NOTE: By submitting this form and registering with us, you are providing us with permission to store your personal data and the record of your registration. In addition, registration with the Medical Independent includes granting consent for the delivery of that additional professional content and targeted ads, and the cookies required to deliver same. View our Privacy Policy and Cookie Notice for further details.

Don't have an account? Subscribe



Potential national drug policy changes debated at psychiatry meeting

By Mindo - 01st May 2023

drug policy

The College of Psychiatrists of Ireland Spring Meeting hosted a lively panel discussion highlighting the different perspectives about current drug policy in Ireland and what the alternatives are.

Ahead of the Citizens’ Assembly on Drug Use, the meeting panel looked at the possible consequences on mental health and public health in the event of a change in Ireland’s drug policy.

The Citizens’ Assembly is made up of 99 members of the general public and an independent chairperson, which is examining “the legislative, policy and operational changes Ireland could make to significantly reduce the harmful impacts of illicit drugs on individuals, families, communities, and wider Irish society”. It held its inaugural meeting on the weekend of the 14-16 of April, two weeks after the College held its Spring Meeting.

The Assembly will also be taking submissions from stakeholders, and, according to Prof Eamon Keenan, HSE National Clinical Lead for Addiction Services, “this is something that the College maybe could consider.”

Dr Mike Scully, Consultant Psychiatrist and Clinical Director of Addiction Services in HSE CHO 7, told the meeting that it is potentially “time for a reset” on drug regulation. He highlighted the failed “war on drugs” approach and the option now to reconsider the system of drug control and sanctions.

According to Dr Scully, there are “multiple options” for this reconsideration, including decriminalisation of use and possession of drugs, or legalisation of particular drugs; for example, cannabis.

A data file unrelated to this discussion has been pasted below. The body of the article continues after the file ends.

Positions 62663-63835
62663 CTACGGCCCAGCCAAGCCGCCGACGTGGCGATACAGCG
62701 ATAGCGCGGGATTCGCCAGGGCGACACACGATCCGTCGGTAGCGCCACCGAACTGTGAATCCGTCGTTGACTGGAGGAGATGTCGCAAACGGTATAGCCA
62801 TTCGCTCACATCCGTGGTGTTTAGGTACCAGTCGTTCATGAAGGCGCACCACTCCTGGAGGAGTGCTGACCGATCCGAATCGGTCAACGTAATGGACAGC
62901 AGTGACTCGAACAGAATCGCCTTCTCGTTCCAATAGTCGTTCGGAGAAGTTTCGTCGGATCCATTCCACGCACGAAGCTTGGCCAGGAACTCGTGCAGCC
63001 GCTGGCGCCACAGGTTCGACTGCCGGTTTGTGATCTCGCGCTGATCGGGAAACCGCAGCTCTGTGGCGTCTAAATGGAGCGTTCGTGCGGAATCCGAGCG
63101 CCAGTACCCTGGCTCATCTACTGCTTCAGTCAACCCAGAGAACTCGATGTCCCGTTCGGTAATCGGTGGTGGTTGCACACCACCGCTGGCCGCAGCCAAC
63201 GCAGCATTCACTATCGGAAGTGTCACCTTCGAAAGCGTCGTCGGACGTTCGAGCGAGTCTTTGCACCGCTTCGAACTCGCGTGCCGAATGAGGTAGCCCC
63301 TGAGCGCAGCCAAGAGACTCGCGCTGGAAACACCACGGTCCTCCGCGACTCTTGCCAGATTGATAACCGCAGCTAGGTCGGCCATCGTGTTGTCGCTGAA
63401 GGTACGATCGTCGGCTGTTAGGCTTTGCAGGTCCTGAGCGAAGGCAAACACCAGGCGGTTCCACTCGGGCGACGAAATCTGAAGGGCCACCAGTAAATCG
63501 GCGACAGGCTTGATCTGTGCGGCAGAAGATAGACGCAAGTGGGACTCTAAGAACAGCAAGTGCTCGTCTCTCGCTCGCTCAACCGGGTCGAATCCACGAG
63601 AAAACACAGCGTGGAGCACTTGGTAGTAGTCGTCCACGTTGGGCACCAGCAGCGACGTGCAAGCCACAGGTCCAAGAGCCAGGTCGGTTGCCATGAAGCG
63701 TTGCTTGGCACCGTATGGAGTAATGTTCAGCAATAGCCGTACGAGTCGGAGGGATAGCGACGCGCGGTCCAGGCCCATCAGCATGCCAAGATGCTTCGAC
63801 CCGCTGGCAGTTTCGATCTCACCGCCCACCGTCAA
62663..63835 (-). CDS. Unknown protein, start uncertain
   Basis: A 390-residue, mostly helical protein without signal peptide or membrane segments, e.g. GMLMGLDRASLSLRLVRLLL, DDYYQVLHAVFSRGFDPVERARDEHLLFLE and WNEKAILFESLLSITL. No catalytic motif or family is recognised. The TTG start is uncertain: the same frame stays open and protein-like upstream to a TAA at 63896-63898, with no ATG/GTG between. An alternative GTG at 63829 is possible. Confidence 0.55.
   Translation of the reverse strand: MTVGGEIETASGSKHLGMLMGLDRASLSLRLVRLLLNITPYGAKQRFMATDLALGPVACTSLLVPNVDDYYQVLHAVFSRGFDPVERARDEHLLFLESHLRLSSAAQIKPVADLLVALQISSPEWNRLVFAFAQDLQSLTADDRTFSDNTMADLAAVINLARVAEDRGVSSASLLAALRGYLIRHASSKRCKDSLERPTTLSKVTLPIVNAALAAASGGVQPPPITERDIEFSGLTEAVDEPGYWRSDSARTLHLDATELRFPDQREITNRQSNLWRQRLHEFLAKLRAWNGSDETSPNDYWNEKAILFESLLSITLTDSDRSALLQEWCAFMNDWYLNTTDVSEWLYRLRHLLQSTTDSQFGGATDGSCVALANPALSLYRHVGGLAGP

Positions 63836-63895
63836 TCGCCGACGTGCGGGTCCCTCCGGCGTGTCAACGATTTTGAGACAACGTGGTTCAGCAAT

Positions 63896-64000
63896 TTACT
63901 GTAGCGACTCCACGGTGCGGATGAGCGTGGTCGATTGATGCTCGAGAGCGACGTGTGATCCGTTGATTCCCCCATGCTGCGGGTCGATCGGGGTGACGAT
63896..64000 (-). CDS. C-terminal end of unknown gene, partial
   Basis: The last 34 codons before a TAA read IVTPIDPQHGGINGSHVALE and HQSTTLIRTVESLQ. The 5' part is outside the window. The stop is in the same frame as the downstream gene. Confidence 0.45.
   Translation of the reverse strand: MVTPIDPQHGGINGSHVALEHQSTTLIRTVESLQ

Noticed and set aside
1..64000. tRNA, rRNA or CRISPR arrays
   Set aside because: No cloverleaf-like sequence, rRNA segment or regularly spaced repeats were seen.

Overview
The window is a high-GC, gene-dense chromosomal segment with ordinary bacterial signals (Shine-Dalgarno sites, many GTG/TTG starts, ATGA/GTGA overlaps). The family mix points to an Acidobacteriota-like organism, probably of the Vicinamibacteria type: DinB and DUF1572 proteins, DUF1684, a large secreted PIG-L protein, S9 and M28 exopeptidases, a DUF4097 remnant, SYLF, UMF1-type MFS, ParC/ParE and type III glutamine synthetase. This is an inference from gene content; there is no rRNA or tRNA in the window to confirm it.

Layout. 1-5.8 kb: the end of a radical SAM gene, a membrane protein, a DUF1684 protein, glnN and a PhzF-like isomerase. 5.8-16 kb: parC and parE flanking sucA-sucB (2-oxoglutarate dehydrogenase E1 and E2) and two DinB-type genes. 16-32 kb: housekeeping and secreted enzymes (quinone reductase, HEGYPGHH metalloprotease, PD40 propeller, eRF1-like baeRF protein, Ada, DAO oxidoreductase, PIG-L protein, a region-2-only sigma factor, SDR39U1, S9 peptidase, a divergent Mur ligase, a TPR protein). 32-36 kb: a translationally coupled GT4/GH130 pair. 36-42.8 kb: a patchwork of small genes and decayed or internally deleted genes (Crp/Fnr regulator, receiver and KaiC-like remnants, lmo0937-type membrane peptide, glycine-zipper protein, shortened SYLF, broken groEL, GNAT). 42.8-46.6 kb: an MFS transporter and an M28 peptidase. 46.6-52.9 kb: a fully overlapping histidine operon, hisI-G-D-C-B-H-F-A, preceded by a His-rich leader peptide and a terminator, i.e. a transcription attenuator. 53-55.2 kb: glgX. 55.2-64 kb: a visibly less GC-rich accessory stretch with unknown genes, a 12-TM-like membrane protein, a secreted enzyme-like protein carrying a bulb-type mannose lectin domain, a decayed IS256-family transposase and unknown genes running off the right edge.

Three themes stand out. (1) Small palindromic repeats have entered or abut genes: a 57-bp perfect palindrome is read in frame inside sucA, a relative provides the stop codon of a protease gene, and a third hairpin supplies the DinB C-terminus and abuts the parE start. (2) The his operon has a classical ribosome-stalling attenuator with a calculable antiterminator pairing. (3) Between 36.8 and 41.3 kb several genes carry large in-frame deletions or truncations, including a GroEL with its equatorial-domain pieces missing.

“Broadly speaking, if you have been polling in recent years there is quite good [public] support for change,” he said in his presentation.

Speaking to the Medical Independent (MI), Dr Scully said: “Nobody’s in disagreement that substances can potentially harm people, but it’s how you regulate them, and the level of harm associated with the regulations that are an issue. And I will continue to suggest that the current system is plainly not working.”

Debating the other side of the coin, Prof Bobby Smyth, Consultant Child and Adolescent Psychiatrist and Clinical Professor with the Department of Public Health and Primary Care in Trinity College Dublin, examined why the American Medical Association is against legalisation of certain drugs, looking at the negative health impacts of legalising cannabis.

Prof Smyth presented data which showed that daily cannabis use among 16-year-olds in the US had increased from 0.8 per cent in 1991 to 4.8 per cent in 2019, whereas in the same timeframe in Europe, daily cannabis use in this age group stayed between 0.5-0.8 per cent.

Prof Smyth also cited a number of studies showing altered neurological development in young cannabis users, including a 2019 Journal of Neuroscience study which showed differing levels of grey matter in the brain associated with adolescent cannabis use, and a 2022 study in the Journal of Translation Psychiatry, which found that “adolescent cannabis use accelerates prefrontal cortical thinning”. Additionally, Prof Smyth maintained that cannabis use has negative effects on mental health.

“I don’t see any model of legalisation that’s going to reduce the health harms associated with cannabis,” Prof Smyth told MI. “And my observation of them is that they all carry a risk or a likelihood of increasing health harms… on the basis of the current evidence.”

Consultant Adult Psychiatrist Prof Matthew Sadlier also spoke on the panel and told delegates: “The concept that making some activity illegal does not change use is bonkers: We know it does.”

He said that legislative bans do affect behaviour and that in the event of decriminalisation or relaxed legalisation, “you would have to have a policy to reduce [drug] use.”

Leave a Reply






Latest Issue
The Medical Independent 11th June 2024

You need to be logged in to access this content. Please login or sign up using the links below.


Trending Articles